Political or physical, literal or metaphorical, 'landscape' can mean all sorts of things and that's precisely what Shanghainese artist Shen Fan wants us to consider at his solo, just opened over at ShanghART H-Space. The three series on display transform the daily, weekly, monthly and yearly curves of the Shanghai Stock Exchange into undulating, jagged or dense landscapes, taking dry, plotted data and imbuing it with all sorts of possibilities. Take the monochrome, black and white paintings: it's thick in those slicks of smeared oils where the real, human stories behind financial crashes and booms lie. Next to that is a forest of concrete and steel objects -- dense and difficult to navigate, it's a lot more complex than the graphs, charts and lines on which it's based would have us believe. All in all, the show offers an unusual perspective on China today, its myriad and varied landscapes, and the humanity that shapes all of that. Go see.
Here's what you need to know about Something in Common over at ifa: it features the work of eight contemporary artists from Asia, working towards a shared theme across a full range of media. Of course, there's rather more to say than that, but curator Zane Mellupe is leaving the door wide open on this one: no gallery blurb, no poster design, and, best of all, no artspeak-riddled press release. Instead, Canadian art educator Sheila Greenspan has put together a list of helpful hints on contemporary art appreciation: common sense stuff that too often gets overshadowed by that aforementioned blurb. In terms of the art, our favorites are from an all-new and refreshingly simple series by Chinese artist célèbre, Liu Bolin. Best known for those 'disappearing' photos, these new works are altogether more elusive. Upstairs, Zheng Jing's calmly confusing installation offers a tranquil -- and beautiful -- end to proceedings, making ingenious use of smoke and light.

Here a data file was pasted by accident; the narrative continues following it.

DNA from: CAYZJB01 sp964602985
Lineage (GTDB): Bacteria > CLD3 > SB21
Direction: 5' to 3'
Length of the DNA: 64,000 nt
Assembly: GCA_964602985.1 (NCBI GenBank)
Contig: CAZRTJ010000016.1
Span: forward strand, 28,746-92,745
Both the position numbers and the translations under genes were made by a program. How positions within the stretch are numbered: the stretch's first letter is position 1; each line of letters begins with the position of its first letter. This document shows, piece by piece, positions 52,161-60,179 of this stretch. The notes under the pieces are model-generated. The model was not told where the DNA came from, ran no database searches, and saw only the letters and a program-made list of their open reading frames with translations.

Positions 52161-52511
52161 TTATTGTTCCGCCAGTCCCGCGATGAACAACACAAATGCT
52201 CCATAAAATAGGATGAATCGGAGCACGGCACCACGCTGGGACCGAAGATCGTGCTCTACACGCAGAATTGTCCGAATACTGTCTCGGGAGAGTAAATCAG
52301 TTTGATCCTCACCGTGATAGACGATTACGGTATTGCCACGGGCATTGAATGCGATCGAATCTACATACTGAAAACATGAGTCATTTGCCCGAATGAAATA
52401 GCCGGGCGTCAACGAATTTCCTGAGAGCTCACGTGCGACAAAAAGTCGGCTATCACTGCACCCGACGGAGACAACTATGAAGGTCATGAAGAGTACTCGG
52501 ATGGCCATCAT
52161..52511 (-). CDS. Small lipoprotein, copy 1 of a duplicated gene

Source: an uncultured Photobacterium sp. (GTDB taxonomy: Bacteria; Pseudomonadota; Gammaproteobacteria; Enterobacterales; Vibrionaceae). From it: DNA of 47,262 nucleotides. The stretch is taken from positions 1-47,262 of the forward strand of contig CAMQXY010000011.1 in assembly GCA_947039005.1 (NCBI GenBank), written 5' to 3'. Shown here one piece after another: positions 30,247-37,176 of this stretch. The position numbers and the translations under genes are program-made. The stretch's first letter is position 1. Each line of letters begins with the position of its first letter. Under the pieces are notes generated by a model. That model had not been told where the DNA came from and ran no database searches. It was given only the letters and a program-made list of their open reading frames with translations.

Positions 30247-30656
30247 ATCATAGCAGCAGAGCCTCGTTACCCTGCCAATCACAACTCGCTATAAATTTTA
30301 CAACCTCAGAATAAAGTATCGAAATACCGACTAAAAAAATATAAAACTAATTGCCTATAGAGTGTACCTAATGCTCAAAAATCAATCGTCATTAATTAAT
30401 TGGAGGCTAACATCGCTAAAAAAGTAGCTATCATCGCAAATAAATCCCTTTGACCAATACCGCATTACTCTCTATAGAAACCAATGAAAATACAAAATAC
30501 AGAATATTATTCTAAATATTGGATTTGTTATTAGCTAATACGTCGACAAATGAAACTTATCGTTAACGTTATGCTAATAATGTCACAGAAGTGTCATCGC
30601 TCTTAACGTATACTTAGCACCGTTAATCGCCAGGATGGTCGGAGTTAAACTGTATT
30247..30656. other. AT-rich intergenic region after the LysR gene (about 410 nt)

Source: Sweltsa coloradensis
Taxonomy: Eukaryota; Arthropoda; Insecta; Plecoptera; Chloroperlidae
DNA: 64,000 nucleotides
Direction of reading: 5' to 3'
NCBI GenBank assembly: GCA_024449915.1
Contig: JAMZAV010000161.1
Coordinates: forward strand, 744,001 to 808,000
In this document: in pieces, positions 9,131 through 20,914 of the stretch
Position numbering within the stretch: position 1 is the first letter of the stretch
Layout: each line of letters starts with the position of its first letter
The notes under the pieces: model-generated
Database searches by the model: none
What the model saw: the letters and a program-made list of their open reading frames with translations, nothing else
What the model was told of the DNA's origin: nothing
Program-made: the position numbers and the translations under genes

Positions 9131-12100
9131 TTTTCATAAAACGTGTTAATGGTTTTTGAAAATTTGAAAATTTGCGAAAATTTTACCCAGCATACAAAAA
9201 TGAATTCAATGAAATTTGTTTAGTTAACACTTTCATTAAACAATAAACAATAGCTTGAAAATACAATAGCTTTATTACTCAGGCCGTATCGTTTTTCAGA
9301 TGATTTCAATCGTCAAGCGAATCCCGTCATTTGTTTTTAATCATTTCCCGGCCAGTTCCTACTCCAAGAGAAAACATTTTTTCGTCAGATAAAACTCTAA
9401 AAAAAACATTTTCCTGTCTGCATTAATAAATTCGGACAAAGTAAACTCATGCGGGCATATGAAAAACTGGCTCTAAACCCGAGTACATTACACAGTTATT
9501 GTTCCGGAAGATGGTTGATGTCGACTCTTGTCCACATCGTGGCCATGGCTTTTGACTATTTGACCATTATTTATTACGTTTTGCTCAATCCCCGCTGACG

Over to leafy Fuxing Lu now where What Why How just opened at Leo Xu Projects, featuring four new works by young Hangzhou-based video artist Cheng Ran. Downstairs is all low lighting, large screens and surround sound -- an apt setting for the show's main piece, "1971 – 2000". At first watch, it looks -- and sounds -- like a cheesy music video but pay attention and some familiar cinematic motifs come together to interesting effect, with A Clockwork Orange's Alex DeLarge hurling himself off The Million Dollar Hotel. Elsewhere, the artist takes inspiration from another modern master in "Angels for the Millennium", a parody of Bill Viola's seminal "Five Angels for the Millennium": filmed upside down, the slow footage of a drowning man feels like a timelessness between life and death... It's strangely beautiful, and interesting to see a young artist toy with a young medium in this way, remaking film classics for China's here and now, all the while creating something undeniably new. Absorbing and unsettling, it's well worth a look.
Sticking with new media for now, Across the Waibaidu has been open at island6 Arts Center for a little while already, and well worth a look if it's fun, interactive pieces you're after. An extension of last year's Goddamned Shanghai show, this one seeks to envision the 1930s, 40s and 50s from a Chinese perspective. Featuring lots of those signature LED works for which the collective are best known, they're set alongside stories and imagined memories of the time. Honestly, we could've done with less text: the artworks alone are fantastical enough to unleash any number of narratives you'd care to dream... As with the collective's previous work, these newer pieces meld traditional Chinese crafts with altogether newer technology -- be sure to check out the street corner papercut, complete with a LED tightrope-walker wobbling along criss-crossing tramlines. Similarly, mirrors and screens printed with scenes of China of yore came about by tirelessly sifting through kilo upon kilo of old negatives, sourced from a Shanghai flea market. It's good stuff indeed.
All ongoing and upcoming art exhibitions in Shanghai here.